We Can Tell People to Go to Hell, and They Just Might Fall Through the Earth
What I like best about Greatsociety is that consistency has never been a primary concern. In the early days of my readership I came for the Notes on the Margin series but quickly became absorbed by all the posts that described the spermy, freakazoid, booze-addled shadow world in which Nacho Sasha was both prophet and profiteer.
I’ll be the first to admit that I fell hard for it all, but I showed up late to the party. I got on the bus right as Jez was leaving, Blue was getting side-tracked by real life, and RC was newlywed. Nacho was up alone, trying hard to make it work, turning in amplified drunken escapades one week, musings about Hollywood apes the next, then turning hard into a poignant rant against lockstep yuppie-dom. About to enter into this world myself, I consulted him for advice, thinking he’d get to it in 6-8 weeks after he finished with all the other fan mail I assumed he received on a daily basis. Instead he turned right around and graciously answered my questions about how to embark on a real life while grinding through that thing that you do to pay the rent.
Eventually he encouraged me to submit my own work, and I debuted with my first attempt at a regular gig, a column from the point of view of a single guy just out of college, attempting to be just a little higher brow than something you’d read on Something Awful, and an alternative to the “Approaching Thirty” mentality Nacho seemed to be concerned with at the time. Foreshadowing many such false starts, however, this column quickly ran out of steam and I started submitting as many random posts as Nacho did. To me, the young and eager writer, consistency seemed to be the ideal. Build the brand and draw in the repeat customers. Nacho preached this to wannabe establishment writers, but rarely did so himself. I eventually gave up on it, as well, and we pressed on, posting unpredictably, prose poems one week, relationship post-mortems the next. There’s a lot of magical, vital stuff in the archives, but, unfortunately, a dearth of specific tags to help you sort it. Ah, well, that’s all right. It’s never been about the trade paperback, only the hot ink. Output, content, don’t let this thing die! And so we overanalyze 1970s television or re-imagine Woodstock or just whine about our various injuries.
Maybe that is the GS brand. GS is that guy at the bar who is always there when you arrive and who stays after you leave, ready to catch anyone’s eye and pounce on that moment to open up. It might be a war story, a rant about the president, Americana trivia, or even a little old-fashioned nostalgia about how “you shoulda been here back when…” You don’t know what GS is gonna tell you, but you know it’s always going to be there, same bar, same stool, same deadpan tone ready to mock the status quo or dare the end of the world to come before last call.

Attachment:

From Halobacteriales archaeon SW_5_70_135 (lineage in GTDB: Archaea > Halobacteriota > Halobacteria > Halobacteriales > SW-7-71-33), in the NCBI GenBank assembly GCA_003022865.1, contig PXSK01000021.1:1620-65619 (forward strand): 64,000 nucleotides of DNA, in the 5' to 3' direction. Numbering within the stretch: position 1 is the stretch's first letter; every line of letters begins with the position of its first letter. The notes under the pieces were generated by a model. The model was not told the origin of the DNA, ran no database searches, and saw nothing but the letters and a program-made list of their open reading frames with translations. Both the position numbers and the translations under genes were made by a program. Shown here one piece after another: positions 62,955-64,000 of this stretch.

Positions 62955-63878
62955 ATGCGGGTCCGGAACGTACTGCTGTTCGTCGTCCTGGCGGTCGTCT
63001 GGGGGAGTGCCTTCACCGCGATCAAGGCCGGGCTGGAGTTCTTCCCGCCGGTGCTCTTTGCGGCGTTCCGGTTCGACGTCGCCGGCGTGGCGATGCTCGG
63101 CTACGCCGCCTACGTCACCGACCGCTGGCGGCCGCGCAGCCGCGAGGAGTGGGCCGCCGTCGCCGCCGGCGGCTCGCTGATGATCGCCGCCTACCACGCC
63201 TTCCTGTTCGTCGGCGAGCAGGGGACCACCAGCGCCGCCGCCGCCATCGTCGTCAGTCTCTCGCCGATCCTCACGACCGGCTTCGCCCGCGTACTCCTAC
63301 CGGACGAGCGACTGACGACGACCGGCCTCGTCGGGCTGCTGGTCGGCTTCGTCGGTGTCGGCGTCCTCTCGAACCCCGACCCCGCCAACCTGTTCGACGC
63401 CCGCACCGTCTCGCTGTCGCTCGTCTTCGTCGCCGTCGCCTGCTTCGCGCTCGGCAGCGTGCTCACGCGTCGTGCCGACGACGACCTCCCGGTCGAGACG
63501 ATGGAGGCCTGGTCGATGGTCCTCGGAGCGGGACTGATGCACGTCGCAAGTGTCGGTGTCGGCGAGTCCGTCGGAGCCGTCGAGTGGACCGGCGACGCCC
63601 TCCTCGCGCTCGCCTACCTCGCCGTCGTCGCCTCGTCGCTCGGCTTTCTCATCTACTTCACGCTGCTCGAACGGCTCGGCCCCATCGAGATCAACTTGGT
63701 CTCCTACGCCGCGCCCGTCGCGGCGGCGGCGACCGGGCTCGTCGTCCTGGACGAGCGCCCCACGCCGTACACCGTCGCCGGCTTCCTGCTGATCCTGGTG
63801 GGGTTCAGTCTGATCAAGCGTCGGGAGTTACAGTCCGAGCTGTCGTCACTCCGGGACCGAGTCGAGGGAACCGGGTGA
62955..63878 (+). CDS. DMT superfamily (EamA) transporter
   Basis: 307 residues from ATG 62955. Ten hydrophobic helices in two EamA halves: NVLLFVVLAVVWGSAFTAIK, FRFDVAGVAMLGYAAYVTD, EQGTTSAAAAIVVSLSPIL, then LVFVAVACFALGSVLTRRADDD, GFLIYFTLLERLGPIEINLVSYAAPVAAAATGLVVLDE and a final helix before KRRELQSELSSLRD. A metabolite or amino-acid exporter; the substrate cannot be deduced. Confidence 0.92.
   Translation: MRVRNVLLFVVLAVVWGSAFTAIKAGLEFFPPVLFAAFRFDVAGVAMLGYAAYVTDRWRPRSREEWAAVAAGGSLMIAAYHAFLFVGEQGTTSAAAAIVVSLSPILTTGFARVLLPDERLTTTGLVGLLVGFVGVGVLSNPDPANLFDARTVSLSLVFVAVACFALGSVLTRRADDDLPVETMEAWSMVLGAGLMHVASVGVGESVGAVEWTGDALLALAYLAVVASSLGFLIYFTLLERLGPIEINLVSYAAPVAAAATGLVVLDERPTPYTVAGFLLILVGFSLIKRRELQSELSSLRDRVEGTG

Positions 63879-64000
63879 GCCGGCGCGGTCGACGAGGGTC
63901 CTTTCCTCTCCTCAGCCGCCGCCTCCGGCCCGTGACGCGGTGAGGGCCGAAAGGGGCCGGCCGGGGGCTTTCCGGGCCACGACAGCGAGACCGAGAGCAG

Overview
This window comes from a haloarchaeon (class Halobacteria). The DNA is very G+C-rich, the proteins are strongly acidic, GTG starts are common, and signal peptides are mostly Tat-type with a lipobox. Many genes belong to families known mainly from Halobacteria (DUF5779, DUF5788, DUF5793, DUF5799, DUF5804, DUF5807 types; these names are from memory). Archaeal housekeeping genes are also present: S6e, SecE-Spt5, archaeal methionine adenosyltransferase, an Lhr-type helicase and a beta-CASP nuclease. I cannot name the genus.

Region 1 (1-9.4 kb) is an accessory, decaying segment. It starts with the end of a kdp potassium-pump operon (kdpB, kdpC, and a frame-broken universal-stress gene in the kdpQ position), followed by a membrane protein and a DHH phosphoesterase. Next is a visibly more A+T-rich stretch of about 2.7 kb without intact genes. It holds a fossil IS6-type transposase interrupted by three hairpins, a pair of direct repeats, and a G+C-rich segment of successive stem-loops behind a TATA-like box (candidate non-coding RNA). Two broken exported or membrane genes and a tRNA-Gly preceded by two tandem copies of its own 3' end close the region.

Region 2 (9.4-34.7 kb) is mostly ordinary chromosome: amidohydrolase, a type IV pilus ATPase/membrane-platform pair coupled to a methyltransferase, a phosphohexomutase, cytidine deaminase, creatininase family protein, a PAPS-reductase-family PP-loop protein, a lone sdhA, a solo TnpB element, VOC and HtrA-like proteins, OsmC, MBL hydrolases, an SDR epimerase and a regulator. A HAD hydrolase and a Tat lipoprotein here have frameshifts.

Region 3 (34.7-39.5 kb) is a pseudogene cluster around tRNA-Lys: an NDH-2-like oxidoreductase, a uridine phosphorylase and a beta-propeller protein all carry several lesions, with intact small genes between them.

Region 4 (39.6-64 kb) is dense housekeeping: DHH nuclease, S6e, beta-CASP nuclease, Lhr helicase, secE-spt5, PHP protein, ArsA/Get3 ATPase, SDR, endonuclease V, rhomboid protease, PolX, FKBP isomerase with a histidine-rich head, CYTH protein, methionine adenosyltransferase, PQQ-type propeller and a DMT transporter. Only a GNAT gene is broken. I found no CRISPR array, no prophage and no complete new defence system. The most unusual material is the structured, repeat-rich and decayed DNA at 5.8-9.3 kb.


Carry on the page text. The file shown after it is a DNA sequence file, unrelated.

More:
Of course, you should never confuse us with the characters we represent. I spent my first few encounters with Nacho in person trying to live up to his persona. We had a few crazy nights but come daybreak we settled down into our truer selves, munching on pancakes or watching William H. Macy movies for no reason other than to float through the a.m. hours. We are good people, we just happen to rub elbows with the truly desperate who rarely seek to describe themselves. In DC, in New Orleans, up and down the eastern seaboard, and at times even across the pond we have sought madness for our own amusement but never succumbed to the temptation to join them onstage. We are merely the barkers, drawing attention to the sideshow. Characters like Brave Captain Harvey, James, and other dirty freaks are out there, and it may seem like we are true disciples to their awful gospel, but we are just the scribes. We are tolerant of the depraved and the tiny, tin-pan despots, but lack of condemnation should never be confused for commiseration.
At a certain point, for me, it became less about the message and the writing than the people. I’m checking in on the forums every day. It’s how I get most of my entertainment news and where I turn for internet memes. If it doesn’t reach me there, it’s probably not worth my time. Beyond that, though, these are good people whose tastes I trust, and who have harbored me through difficult times. After Hurricane Katrina, I was lost in a daze with about three dollars to my name. Nacho and Blue took me in for a brief vacation from my tragedy, distracted me with humor, starlight, and overly sweet margaritas. When I faced a similar evacuation from Hurricane Gustav, forum favorite and all-around great guy Nubbins accepted me, my girlfriend, my cat, and our tension into his home, fed us, showered us, and Guitar Hero-ed us to relief. These are brief examples, but uncommon enough in this life to make a true impression. These guys are a few of my closest brothers, helping me mature while keeping me young.
Life has been messy for all of us over the past decade, writers and forum regulars both. What’s interesting, though, is that no one is stuck where they were at the start. Whether it’s making cross-country moves in search of a better life or ponying up and taking the chance at a brain surgery, whether it’s throwing everything you’ve got behind an indie horror movie or trying your lot as an Irish werewolf in Paris, or just losing your mind and melting down, we are all changed. Like I said, GS has never been about consistency. And by the time another ten years has passed, I wouldn’t be surprised if a new generation has latched on just like I did, more eager mutants hungry for our worldview. I’m looking forward to it.
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